A new exhibition at the Wellcome Collection in London is revealing a once-secret aspect of Tibetan Buddhism, specifically the Tantric and yogic meditation traditions that lie within it. This isn't the crop-haired monastic Tibetan Buddhism of sacred vows we're familiar with, instead it's one practiced by yogis and dreadlocked shamanistic wanderers, people in their houses, and those situated outside of the monasteries.
Called Tibet's Secret Temple the exhibition focuses on the Lukhang Temple in Lhasa, Tibet. Known as the "Temple to the Serpent Spirits" it was built on an island in the 17th century behind the Potala Palace—where Lamas would reside—and was only accessible by boat.
Lukhang temple © David Bickerstaff
In fact it was a secret meditation sanctuary for the Dalai Lama and the temple's structure is in the form of a 3D mandala, a sacred shape in Tibet that symbolizes the universe. Its three-tiered structure references the three levels of enlightenment: outer reality, inner experience, and a transcendent realm beyond space and time.
The upper tier, where the Dalai Lama's meditation chamber was, is home to three fascinating murals situated on the north, west, and east walls. A digital life-size recreation of the murals on lightboxes form the centrepiece of the exhibition and are an insight into the practices and teachings of this esoteric form of Buddhism.
The murals are incredibly detailed, intricate, and colorful, depicting a mix of pre-Buddhist animist traditions mixed with Tibetan yoga exercises, meditations, and tantric techniques. They represent a visual, instructional guide to enlightenment and reference advanced practices which allow the user to experience states of self-transcendent awareness, projecting their consciousness beyond death—known as Powa. Many of them reference teachings credited to an 8th century Indian Tantric Buddist Master known as Padmasambhava.
Padmasambhava taming a lu (nāga) Lukhang mural detail, Tibet, 17th century (C) Thomas Laird, 2015
There are curious beasts, demonic almost gruesome deities, bizarre scenes, and myths of creation (there is something called the Birth of Elements—what's also referred to as the 'Cosmic Vagina'—a symbol in the north facing mural representing the beginning of the universe it tells a creation myth not dissimilar to that found in Genesis).
Describing the fantastical scenes, co-curator Ruth Garde notes, "They are enormously dynamic and vibrant paintings full of surprising and delightful details. They contain strange and wonderful scenes set in beautiful, often otherworldly landscapes, with mountains and inverted skies, trees and flowers, waterfalls, and rainbows. Apart from the yogis there are also mysterious details like an oversized butterfly hovering, an outlandishly large frog, turtles that look like a cross between an armadillo and a crocodile. There are disembodied organs, heads, bones, and limbs, figures floating downstream, others flying through the air, others riding animals through the sky. There are fierce deity figures in halos of fire, animal-headed dancers, and buddhas hovering in aureoles."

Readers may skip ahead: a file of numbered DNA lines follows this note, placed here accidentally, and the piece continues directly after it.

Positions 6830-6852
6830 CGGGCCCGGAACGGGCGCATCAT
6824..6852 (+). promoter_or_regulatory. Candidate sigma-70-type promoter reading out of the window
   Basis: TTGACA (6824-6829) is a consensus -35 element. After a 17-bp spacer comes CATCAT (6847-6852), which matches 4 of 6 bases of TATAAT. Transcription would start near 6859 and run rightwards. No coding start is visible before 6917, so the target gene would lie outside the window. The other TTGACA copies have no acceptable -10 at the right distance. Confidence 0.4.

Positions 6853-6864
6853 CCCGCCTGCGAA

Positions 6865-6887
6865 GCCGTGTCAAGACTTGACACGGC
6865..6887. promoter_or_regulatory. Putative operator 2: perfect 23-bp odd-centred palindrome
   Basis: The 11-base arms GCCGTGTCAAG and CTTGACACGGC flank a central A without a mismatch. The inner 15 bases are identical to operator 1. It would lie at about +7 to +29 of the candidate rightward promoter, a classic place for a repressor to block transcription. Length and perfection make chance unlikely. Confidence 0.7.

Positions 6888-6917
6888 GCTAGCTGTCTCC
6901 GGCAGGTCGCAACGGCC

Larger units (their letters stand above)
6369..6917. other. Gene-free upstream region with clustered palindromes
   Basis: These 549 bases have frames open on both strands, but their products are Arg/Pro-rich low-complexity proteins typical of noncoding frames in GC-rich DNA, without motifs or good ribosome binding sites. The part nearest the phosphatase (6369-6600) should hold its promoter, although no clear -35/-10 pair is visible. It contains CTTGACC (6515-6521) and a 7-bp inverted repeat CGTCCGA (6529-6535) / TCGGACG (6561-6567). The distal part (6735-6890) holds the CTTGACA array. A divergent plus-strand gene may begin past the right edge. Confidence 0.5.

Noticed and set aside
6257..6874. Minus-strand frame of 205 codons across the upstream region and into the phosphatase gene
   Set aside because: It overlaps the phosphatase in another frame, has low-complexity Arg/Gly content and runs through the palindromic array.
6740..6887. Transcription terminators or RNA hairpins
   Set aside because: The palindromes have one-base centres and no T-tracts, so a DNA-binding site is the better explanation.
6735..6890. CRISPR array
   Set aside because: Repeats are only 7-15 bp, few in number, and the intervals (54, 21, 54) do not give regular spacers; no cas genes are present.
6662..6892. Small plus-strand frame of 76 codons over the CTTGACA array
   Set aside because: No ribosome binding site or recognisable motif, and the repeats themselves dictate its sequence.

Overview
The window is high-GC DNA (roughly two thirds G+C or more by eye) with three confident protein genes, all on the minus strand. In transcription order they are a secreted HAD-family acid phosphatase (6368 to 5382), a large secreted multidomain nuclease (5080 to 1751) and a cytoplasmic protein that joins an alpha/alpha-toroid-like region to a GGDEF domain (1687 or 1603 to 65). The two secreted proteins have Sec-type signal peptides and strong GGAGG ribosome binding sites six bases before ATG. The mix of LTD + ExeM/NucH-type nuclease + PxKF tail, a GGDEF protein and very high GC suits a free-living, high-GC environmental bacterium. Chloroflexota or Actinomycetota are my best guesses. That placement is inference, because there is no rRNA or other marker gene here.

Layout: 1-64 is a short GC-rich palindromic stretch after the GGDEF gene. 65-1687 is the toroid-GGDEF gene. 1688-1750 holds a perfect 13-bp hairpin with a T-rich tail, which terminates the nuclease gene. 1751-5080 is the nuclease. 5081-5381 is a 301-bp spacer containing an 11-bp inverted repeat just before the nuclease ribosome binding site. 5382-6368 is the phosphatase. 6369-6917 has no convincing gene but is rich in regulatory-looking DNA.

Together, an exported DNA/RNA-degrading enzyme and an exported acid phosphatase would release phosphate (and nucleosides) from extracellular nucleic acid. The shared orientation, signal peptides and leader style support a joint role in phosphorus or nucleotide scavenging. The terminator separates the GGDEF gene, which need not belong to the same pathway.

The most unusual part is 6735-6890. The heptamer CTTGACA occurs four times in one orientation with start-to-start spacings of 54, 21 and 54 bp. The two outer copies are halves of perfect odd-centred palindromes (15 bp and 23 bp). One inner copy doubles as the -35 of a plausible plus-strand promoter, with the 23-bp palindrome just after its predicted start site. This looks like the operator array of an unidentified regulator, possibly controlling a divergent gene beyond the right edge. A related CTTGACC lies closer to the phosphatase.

The murals were photographed by American photographer and journalist Thomas Laird, who visited the murals in situ and was responsible for the recreations in the exhibition.
Magical movements (trul khor), Lukhang mural detail, Tibet, 17th century (C) Thomas Laird, 2015
The rest of the exhibition is dedicated to contextualizing the murals, along with showing what else was in the temple on the other tiers. These include scroll paintings which show traditional Tibetan medicine, depicting energy points—chakras—and channels and their positions in human anatomy.
There are also other objects and images that seem to have more in common with occult iconography than your typical idea of Tibetan Buddhism. There are three-headed demons that are meant to help practitioners overcome fear and advance to higher states, skull imagery to remind them of the impermanence of life, arm bands, drums, and aprons made from human bones, and ritual skull bowls whose iconography reference the user's ability to transfer occult knowledge and power.
Bone Apron, Human bone, silk, glass, Tibet, 19th Century (c) The Trustees of the British Museum
The reason these once-secret teachings are being revealed is that the current Dalai Lama wants to open them up to scientific study and research, and see what relevance they have for contemporary society in regards to mental and physical health and wellbeing. Not only so the world can benefit, but also so the teachings don't become lost.
"This exhibition represents the first time that objects connected to secret Tantric Buddhist practices have been displayed openly to the public," explains Tibetan Buddhist scholar and co-curator Ian Baker. "The exhibition highlights the relevance of these practices in today’s global society and their ongoing contribution to a deeper understanding of the possibilities and potential of human existence.”
Tibet's Secret Temple is 19 November 2015 to 28 February 2016 at the Wellcome Collection 183 Euston Road, London NW1 2BE, UK